We all know the story. Adam and Eve, naked as jaybirds, are wandering the garden. Then that devious, cunning, and above all evil snake points out the fruit to Eve and whispers suggestively, ‘Take, eat, for then will you be wise.’ Eve plucks the luscious fruit, and bites into it suggestively. Juice runs down her chin and between her naked breasts. Adam swoons. Eve flutters her eyelashes at him; ‘Take, eat, for then will you be wise,’ she murmurs. And Adam reaches out his hand to the ripe and fragrant fruit, raises it to his lips, and eats. In this way does sin enter the world—and it’s all the woman’s fault.
At least, the church fathers think so; the Apostle Paul thinks so; the author of 1 Timothy thinks so. Hundreds of medieval and Renaissance artists think so; numerous paintings portray her as sensual, sexual, seductive. In Europe and the United States, Eve was named the ancestor of all witches; her name was invoked time and again in the torture and slaughter of women during the great witch hunts. Eve was willingly deceived by the snake; Eve knowingly lured Adam into sin; because of Eve, all humanity is cursed; and so, on the assumption that all women are made in her image—not God’s—women have been silenced in God’s name for millennia.
But this image of Eve as an evil temptress is all wrong. When we go back to Genesis 2-3, we see that there is no mention of sin, ‘the fall’, or evil. Neither Adam nor Eve are tricked into eating the fruit: instead, Eve considers, decides, eats, then offers the fruit to Adam. And despite being told by God not to eat the fruit, Adam eats too. No deceit, and no temptation, are implied.
So where does the idea of a seductive, deceitful Eve come from? It’s not in the Hebrew Bible. Instead, it comes from other writings, the pseudepigrapha: early Jewish writings which were later rejected from the collection of texts which came to form the Biblical canon. For example, in the Apocalypse of Moses, we find a story in which Eve is described as having an affair with the devil. At her lover’s command, she deliberately entices Adam to eat the fruit. Although the devil is not mentioned in the Hebrew Bible, here the devil is a driving force. In another story, The Life of Adam and Eve, Eve is blamed for all sin; on Adam’s deathbed, Eve asks that he be absolved from sin, since absolutely everything is her fault. Other texts blame women for sexual depravity and for triggering desire in men; and they describe men as completely innocent of sexual wrongdoing—even in stories of incest and rape.
Unlike the story in Genesis, these stories maintained the status quo. They described life in the patriarchy: men are in charge and have absolute power over women and women’s bodies; women are subservient and blamed for men’s sin; this is how things are meant to be.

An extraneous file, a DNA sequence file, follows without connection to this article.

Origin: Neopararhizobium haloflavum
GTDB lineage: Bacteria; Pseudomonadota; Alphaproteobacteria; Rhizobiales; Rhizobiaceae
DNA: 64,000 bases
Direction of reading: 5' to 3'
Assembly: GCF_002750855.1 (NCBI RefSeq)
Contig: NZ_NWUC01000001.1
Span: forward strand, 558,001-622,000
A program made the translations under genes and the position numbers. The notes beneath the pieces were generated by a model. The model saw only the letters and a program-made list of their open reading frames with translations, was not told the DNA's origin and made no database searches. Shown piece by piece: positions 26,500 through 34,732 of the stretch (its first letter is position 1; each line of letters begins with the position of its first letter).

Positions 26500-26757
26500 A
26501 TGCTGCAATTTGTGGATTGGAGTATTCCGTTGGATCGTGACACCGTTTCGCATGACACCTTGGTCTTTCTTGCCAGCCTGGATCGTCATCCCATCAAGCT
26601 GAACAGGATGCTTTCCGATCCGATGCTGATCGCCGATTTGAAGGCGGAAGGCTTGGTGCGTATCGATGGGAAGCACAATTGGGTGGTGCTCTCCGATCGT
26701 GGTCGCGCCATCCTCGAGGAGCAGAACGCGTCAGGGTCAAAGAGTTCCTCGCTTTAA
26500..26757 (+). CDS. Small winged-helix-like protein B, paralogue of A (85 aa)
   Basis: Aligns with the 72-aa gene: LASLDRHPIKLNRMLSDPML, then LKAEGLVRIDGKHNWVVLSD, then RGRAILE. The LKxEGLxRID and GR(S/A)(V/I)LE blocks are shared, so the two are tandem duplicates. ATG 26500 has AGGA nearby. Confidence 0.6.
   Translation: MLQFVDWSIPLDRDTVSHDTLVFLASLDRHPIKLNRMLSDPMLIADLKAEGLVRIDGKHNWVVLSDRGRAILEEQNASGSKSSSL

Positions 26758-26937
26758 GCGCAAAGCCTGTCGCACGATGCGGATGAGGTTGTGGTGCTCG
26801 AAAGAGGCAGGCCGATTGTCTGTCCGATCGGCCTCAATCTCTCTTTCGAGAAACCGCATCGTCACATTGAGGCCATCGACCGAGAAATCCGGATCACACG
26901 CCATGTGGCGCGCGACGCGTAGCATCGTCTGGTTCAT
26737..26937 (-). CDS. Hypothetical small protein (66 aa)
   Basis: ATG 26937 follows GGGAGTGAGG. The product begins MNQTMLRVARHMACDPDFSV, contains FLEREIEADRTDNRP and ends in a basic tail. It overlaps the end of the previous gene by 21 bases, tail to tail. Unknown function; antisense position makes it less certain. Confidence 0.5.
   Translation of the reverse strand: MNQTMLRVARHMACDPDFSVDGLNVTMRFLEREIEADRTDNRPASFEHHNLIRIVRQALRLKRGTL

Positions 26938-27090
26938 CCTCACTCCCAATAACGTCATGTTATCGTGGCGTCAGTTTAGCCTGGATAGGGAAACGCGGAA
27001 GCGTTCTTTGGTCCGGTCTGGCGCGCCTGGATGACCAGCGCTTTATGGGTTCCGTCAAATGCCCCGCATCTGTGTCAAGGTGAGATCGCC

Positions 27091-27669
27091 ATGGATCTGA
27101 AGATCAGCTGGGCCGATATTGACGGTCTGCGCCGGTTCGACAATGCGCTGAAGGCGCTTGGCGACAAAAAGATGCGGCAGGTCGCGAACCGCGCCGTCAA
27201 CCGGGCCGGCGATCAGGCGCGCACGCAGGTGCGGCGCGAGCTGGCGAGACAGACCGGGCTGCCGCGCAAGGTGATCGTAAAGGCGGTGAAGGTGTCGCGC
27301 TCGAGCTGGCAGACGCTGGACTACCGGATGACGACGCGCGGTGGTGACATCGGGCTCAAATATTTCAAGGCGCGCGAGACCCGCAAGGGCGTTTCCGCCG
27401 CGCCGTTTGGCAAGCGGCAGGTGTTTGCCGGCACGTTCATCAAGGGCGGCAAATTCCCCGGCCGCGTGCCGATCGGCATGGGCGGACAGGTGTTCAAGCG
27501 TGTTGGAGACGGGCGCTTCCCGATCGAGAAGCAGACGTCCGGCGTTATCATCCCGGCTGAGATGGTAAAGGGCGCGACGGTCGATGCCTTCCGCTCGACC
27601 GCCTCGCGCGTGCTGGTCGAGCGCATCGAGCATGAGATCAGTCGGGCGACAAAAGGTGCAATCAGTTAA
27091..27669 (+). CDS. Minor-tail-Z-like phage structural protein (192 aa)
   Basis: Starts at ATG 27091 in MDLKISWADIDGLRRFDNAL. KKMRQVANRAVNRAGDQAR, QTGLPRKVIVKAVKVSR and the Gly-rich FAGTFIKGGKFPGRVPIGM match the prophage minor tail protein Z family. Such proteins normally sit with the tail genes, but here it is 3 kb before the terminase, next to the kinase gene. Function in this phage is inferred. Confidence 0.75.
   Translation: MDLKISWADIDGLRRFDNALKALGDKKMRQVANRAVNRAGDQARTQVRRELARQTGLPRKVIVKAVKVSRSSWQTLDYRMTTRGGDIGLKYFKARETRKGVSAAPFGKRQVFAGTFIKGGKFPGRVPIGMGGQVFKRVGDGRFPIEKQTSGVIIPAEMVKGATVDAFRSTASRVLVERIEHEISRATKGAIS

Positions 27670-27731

However, these stories were rejected from the canon because they were false descriptions of God’s relationship with humanity. But they’d already done their destructive work. They informed both New Testament writers and early church fathers, leading them to read seduction and enticement back into the stories of Creation. And so, for example, even although women were already accepted leaders and sponsors of the earliest churches, the writer of 1 Timothy prohibits women from taking leadership roles and speaking in church because of what he perceived as Eve’s absolute responsibility for the fall. This false reading of the Eve story is why, even now, men continue to dominate and women continue to be silenced and oppressed.
What is rarely admitted is that this false representation of Eve implies that Adam is pathetic. If all it takes for Adam to sin is a tempting woman, then he is not fit to rule over anything. The image of Eve as temptress implies a spineless Adam driven only by what’s below his waist. He becomes a powerless, gullible victim who cannot think for himself or take responsibility for his actions: hardly the material for true leadership.
Let’s go back to the Bible, then, and look at the stories which did make it into the canon: for there, instead of Eve the seductress and Adam the chinless wonder, we find a generous picture of humanity. In the first story of creation, ‘God created humanity in God’s image, in the image of God God created them; male and female God created them.’ Neither male nor female was superior. Instead, they were both made in the image of God; they were both blessed; they were both told to be fruitful and multiply; they were both instructed to tend the earth: and God saw that this was good.
On the sixth day, women and men were made in the image of God, called to be partners in God’s ongoing creative work. We will never get back to the garden, yet we yearn for God’s original vision for us all. And we believe that Jesus Christ has dealt with sin once and for all, lifting even the curse of Eden. So let us accept this gracious gift and seek God’s goodness for all people, equally formed, equally capable, equally responsible, and equally precious in God’s generous and loving sight.
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